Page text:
My father was dying all my life. When I was one-and-a-half he was missing for a few days. On the way to work, he pulled off the road and had a stroke. He was unconscious in his car, and wasn’t found until someone who lived on the street called the police.
The doctors told my family he wasn’t going to survive. He did. His brain wasn’t as quick. He stuttered. His coordination was gone. And from that moment on, he was slowly dying from what should have killed him in the beginning.
I spent my childhood days knowing my father was going to die. It was assumed it was going to be soon; the only question was when. There were many nights I stayed awake in bed. I remember I used to sneak into my parent’s bedroom to watch my father sleep. I imagined if I were there, he couldn’t leave me without saying good-bye.
Because of my father’s condition, he was put on a strict diet. No sweets. No fatty foods. Lots of exercise. I remember everything we ate at home was bland. No salt. No sweeteners. Plain. But he wasn’t willing to change. He continued to eat whatever he wanted to in front of us and behind our backs. When my parents fought it, my mom would end up telling him, “You can eat whatever you want. I don’t care.”
My reaction was always to cry. I cared.
She didn’t mean it (I see that now). She was trying to make a point. But in my mixed up childhood brain, I thought she wished him dead.
I used to plead with my father to eat healthier. And he would always smile at me as though I were stupid. I would repeat myself to make it a point. Making myself look even less intelligent. And then he would change the subject to the weather, the Dodgers, or to my schoolwork.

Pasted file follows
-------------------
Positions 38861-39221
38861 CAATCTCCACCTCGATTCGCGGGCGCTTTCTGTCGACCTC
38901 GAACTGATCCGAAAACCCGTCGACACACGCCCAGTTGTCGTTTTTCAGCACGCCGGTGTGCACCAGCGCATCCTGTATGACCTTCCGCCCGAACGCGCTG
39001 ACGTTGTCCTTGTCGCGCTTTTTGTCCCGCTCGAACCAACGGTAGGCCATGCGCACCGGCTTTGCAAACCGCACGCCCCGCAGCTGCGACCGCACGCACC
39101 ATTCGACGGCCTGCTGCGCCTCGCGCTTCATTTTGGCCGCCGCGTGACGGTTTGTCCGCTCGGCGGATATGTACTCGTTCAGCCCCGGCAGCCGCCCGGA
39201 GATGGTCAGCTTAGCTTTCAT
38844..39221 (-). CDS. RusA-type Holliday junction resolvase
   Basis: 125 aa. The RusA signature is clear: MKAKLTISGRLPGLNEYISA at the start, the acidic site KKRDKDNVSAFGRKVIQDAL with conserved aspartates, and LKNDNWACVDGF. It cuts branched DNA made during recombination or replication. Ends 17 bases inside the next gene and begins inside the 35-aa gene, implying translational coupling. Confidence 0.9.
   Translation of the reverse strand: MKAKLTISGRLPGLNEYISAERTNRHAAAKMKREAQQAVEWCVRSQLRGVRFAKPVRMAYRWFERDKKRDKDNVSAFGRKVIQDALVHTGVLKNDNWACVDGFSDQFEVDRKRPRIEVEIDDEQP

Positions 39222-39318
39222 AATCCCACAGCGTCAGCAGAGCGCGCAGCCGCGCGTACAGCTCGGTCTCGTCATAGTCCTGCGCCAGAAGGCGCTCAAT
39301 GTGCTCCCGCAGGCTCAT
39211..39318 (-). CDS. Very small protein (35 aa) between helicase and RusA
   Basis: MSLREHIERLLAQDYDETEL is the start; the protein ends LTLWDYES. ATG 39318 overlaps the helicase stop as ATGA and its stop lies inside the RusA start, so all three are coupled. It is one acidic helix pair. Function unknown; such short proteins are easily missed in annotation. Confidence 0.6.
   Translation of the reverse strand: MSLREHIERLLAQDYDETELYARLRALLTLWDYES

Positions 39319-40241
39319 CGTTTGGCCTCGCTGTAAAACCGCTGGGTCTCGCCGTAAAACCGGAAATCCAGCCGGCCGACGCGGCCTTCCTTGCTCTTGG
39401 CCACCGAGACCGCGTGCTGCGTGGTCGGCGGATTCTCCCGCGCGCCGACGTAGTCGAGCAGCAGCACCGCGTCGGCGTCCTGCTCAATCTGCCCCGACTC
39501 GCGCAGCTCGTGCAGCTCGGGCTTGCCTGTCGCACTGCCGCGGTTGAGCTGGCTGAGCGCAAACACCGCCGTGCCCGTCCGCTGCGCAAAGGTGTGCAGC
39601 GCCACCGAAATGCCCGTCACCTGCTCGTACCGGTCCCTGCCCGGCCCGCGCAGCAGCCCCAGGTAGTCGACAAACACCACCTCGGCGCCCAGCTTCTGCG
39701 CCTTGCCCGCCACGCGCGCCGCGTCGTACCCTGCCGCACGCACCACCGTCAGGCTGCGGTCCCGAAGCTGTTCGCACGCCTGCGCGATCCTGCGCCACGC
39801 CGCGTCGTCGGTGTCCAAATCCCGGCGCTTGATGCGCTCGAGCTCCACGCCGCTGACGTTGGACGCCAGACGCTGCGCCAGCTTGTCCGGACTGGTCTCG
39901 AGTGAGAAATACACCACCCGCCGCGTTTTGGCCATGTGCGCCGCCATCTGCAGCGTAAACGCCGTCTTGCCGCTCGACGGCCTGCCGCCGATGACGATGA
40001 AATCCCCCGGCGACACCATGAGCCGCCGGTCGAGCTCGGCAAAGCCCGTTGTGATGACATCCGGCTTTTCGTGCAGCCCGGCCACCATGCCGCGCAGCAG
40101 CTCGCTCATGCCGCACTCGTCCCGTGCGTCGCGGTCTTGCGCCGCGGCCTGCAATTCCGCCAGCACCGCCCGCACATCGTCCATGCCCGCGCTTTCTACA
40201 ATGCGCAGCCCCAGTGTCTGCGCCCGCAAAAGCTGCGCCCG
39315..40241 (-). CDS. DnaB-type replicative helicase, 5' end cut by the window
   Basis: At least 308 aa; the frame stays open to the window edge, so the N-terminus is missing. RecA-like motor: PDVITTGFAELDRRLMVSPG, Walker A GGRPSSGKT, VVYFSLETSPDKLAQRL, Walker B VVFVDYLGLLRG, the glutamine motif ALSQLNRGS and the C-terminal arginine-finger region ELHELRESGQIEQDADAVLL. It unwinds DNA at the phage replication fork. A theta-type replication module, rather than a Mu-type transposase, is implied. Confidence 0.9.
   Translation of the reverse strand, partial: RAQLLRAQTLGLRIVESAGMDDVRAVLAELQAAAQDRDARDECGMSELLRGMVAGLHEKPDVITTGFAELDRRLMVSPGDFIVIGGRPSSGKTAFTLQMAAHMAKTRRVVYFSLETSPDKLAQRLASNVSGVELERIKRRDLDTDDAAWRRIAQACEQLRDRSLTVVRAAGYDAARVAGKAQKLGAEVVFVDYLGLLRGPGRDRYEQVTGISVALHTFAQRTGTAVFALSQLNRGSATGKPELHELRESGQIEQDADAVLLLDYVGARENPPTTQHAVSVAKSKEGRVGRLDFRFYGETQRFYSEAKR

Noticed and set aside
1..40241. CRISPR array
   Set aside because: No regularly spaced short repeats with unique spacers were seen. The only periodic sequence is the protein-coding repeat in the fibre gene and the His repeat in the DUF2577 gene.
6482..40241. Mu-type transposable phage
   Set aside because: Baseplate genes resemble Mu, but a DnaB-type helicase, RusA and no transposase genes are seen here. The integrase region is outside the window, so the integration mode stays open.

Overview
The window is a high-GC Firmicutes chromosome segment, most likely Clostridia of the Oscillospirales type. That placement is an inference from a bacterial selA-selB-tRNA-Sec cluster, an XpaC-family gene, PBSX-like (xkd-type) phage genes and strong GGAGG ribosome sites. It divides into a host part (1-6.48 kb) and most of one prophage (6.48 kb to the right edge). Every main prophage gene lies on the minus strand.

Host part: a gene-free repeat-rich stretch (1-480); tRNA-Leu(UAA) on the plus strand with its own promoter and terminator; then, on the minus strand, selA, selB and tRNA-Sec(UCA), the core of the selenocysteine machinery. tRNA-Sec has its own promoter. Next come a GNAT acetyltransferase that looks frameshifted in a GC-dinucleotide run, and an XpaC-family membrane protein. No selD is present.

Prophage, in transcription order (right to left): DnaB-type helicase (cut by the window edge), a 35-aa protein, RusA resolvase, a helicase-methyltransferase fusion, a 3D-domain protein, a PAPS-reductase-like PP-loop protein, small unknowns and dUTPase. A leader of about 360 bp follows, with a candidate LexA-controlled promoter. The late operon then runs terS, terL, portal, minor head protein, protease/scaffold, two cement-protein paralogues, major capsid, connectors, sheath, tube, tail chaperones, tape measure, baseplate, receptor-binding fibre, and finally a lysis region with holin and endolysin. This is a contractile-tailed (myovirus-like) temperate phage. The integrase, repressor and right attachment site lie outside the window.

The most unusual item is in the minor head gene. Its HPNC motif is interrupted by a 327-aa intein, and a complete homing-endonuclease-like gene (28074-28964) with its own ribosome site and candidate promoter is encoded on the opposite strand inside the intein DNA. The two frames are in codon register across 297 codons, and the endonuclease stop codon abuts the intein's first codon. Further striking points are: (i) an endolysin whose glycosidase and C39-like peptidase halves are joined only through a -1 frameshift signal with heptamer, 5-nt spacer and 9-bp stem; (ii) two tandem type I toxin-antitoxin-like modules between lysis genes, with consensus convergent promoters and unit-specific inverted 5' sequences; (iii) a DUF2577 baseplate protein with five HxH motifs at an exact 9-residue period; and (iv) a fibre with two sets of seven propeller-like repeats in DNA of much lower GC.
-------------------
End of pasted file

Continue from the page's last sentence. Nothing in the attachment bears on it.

When my father would leave, I argued with my mom. “How could you say that?”
“He’s happier eating what he wants. If he wants to die like that, you should love him enough to let him.”
“How can you say that?”
And my mom would tell me I was too young to understand.
Every morning, I spoke to him about the future. I hoped I could get him excited enough about it to alter his diet. When I was brave, I would ask him if he would change for me. He never had to think about it, the answer was always “no.”
“Every time you eat that,” I would say to him, “You’re killing yourself.”
He shrugged. It was okay with him. That’s when I learned to associate food with death. And as soon as he passed away, I stopped eating anything I didn’t need to eat. I obsessed about it in the hopes of not becoming like my father. I worked out constantly and was convinced I was morbidly obese. If I ate a slice of pizza, I would run five miles. It got to the point where I lost 40 pounds my freshman year in college.
I ended up seeing an eating specialist. She tried to help me understand why I was losing so much weight. The only thing I remember from the sessions was that she helped me understand that my obsession and the stress I was putting on my body/mind/soul was probably more harmful than the pizza I wasn’t eating.
It’s been about 10 years since my father’s passing. Any time I put anything in my mouth (not a vegetable) I still think about how it’s one step closer to becoming like my father. I don’t think I’ll ever get to a point where I’m OKAY with just eating and how I look but it doesn’t affect me like it used to. Partly this has to do with my maturity but I tend to think a lot has to do with my wife. She loves me and supports me no matter how big or small I am.
Koji | Los Angeles, CA | USA
Koji Steven Sakai is a graduate from the University of Southern California’s Masters of Professional Writing program. He has held several prestigious fellowships from The Writers Boot Camp, The Producer’s Guild, Film Independent, Visual Communication, and the Screenwriting Expo. Koji’s first film, Haunted Highway, was directed by Junichi Suzuki and distributed by Lions Gate DVD. Most recently, he wrote and produced The People I Slept With, a feature romantic comedy directed by Quentin Lee. The People I Slept With has screened at prestigious festivals around the world, enjoyed a short theatrical run, and will be coming out shortly on DVD and television. In addition to his work in film, Koji is a regular contributor to Discover Nikkei and 8Asians. He is also the Manager of Public Programs at the Japanese American National Museum.